Food Entrepreneur Promoted Health Benefits

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When

Robert M. Harris

launched his own food company in 1973, he had a personal mission as well as a business plan.

Mr. Harris, who died July 5 at the age of 95 at his home in Englewood, N.J., developed foods marketed on the basis that they could help people lose weight, improve cholesterol counts, avoid trans fats or gain other health benefits.

“All the males in my family died of heart disease,” Mr. Harris told the Record newspaper of New Jersey in 2004. “My father died at 40, and my two brothers also died young.”

His Nutrition Industries Corp. licensed the Weight Watchers brand for a range of cheese, margarine, salad dressings and other items, produced on a contract basis by other companies. After selling those licenses to

H.J. Heinz Co.

in 1988, he operated GFA Brands Inc., which developed the Smart Balance and Earth Balance food brands. GFA was sold for $490 million in 2007 and since then has gone through several ownership changes.

Conagra Brands Inc.

acquired the Smart Balance and Earth Balance brands in 2018.

In his early 80s, Mr. Harris became a cereal entrepreneur by developing breakfast cereals and pancake and muffin mixes under the Grain Berry brand, marketed by Silver Palate Kitchens Inc., headed by his son Peter Harris.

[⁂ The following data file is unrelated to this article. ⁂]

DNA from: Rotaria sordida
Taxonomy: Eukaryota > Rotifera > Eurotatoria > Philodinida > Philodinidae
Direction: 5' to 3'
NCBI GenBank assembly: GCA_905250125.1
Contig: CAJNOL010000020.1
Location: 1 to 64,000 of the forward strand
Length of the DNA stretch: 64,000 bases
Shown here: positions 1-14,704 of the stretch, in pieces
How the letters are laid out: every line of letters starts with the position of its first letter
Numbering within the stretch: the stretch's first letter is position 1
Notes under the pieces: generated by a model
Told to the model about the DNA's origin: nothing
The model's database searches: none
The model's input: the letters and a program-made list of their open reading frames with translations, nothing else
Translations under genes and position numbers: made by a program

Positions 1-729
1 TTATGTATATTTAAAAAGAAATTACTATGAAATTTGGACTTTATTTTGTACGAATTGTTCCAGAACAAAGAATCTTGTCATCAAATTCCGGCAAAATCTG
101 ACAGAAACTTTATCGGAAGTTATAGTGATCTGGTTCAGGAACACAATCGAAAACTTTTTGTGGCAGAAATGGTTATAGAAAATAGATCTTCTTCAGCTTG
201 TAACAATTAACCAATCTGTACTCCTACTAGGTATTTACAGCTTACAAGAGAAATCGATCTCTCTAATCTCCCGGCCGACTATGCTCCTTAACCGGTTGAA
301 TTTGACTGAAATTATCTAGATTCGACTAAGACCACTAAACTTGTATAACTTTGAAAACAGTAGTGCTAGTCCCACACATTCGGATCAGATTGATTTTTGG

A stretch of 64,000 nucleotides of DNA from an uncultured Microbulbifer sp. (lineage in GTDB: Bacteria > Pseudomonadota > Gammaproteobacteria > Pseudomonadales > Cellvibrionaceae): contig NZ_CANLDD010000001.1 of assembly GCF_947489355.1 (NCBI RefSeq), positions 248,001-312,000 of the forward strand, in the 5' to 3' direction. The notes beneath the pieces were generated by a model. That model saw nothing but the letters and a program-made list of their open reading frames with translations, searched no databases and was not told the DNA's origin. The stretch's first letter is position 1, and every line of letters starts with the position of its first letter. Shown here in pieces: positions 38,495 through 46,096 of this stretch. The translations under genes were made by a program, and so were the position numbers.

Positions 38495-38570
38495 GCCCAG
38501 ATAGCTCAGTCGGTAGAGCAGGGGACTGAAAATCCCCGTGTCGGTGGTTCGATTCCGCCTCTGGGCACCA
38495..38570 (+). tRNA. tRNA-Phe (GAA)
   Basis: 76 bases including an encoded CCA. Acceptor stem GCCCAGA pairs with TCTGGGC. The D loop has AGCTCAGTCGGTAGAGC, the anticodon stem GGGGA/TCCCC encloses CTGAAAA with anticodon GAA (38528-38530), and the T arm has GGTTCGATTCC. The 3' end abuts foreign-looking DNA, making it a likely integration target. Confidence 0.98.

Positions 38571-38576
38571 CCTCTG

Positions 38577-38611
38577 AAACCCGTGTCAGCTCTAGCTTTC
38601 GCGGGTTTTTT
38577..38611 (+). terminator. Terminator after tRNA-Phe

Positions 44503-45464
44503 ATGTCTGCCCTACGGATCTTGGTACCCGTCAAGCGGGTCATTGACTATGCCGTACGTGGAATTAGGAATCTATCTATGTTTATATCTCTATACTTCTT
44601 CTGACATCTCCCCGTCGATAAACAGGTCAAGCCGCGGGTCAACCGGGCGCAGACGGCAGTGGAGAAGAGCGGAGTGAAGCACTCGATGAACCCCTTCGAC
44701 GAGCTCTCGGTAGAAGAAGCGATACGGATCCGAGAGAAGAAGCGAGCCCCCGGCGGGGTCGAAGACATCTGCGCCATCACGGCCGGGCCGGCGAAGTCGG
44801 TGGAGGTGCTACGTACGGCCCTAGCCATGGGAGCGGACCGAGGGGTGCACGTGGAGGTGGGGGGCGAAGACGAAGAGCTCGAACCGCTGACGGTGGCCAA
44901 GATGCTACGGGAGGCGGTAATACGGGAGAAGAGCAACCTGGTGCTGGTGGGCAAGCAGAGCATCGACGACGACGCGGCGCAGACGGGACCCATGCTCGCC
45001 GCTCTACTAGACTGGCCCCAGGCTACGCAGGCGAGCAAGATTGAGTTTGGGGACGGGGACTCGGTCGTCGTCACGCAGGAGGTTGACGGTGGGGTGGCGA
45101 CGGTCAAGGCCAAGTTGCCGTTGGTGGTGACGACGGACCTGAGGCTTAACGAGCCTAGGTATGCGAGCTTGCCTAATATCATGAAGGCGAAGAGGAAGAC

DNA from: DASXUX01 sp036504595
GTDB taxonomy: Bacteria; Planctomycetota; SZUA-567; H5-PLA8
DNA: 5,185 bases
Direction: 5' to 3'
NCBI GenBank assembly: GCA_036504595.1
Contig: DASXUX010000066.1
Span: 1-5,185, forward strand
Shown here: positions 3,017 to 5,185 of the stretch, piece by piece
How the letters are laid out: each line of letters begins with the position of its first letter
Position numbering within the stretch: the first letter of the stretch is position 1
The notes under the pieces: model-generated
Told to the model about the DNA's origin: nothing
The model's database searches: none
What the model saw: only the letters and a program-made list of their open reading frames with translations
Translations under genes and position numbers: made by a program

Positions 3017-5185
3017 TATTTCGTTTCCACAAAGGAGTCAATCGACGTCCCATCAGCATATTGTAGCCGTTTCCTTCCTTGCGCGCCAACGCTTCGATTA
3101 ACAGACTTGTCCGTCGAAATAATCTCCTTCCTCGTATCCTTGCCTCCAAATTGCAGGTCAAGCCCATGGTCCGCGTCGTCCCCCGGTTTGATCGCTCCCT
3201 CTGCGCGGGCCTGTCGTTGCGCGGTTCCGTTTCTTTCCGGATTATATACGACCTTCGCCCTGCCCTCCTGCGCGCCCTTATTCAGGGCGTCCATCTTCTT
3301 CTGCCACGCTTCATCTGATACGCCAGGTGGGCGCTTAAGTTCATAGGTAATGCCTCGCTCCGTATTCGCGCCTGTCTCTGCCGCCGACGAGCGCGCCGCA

“My hobby is getting healthy food out to the consumer,” Robert Harris said.

Robert Myron Harris, known as Bob, was born Dec. 16, 1925, and grew up mostly in the Bronx. His father was a lawyer, and his mother worked as a buyer for a clothing store.

He enrolled at Cornell University in the early 1940s and studied agriculture. He then served in the Navy, received training in meteorology and was stationed in Hawaii.

After his discharge from the Navy, he met Cecily Wennik, who studied social work at Hunter College in New York. They married in 1948. He earned a degree in marketing at New York University and found work as an advertising manager at Tidy-House Paper Products of Brooklyn. Mr. Harris later worked in various food-marketing roles at advertising agencies as well as at Stahl-Meyer Foods and Thomas J. Lipton Inc.’s Good Humor ice cream unit.

While working for Borden Inc. in the early 1970s, he tried to negotiate an agreement for that company to sell Weight Watchers-brand food. When his bosses balked at the proposed terms, he left and negotiated his own deal to license the brand.

He spent much of his time studying the possibilities of new ingredients. His GFA Brands used a blend of vegetable oils developed by Brandeis University. Later, he used a type of sorghum developed by Texas A&M University for his Grain Berry products.

Mr. Harris is survived by three children and six grandchildren. His wife, Cecily Harris, died in 2007.

He sometimes served as the voice of his brands on radio commercials. “I was urged to try it because of the credibility. And it was cheaper,” he said. “I’m not an announcer, but it seemed to work for us. I know the story, and I believe in it.”

Mr. Harris never had much time for hobbies, his son James said. Fixated on his work, “he lived, breathed, slept it,” James Harris said. “He really believed in functional nutrition and functional foods and eating in a way that would improve one’s health.” The merits of many offerings in supermarket health-food aisles remain subject to debate, but there was one incontrovertible fact: Robert Harris lived more than twice as long as his father.

Write to James R. Hagerty at bob.hagerty@wsj.com

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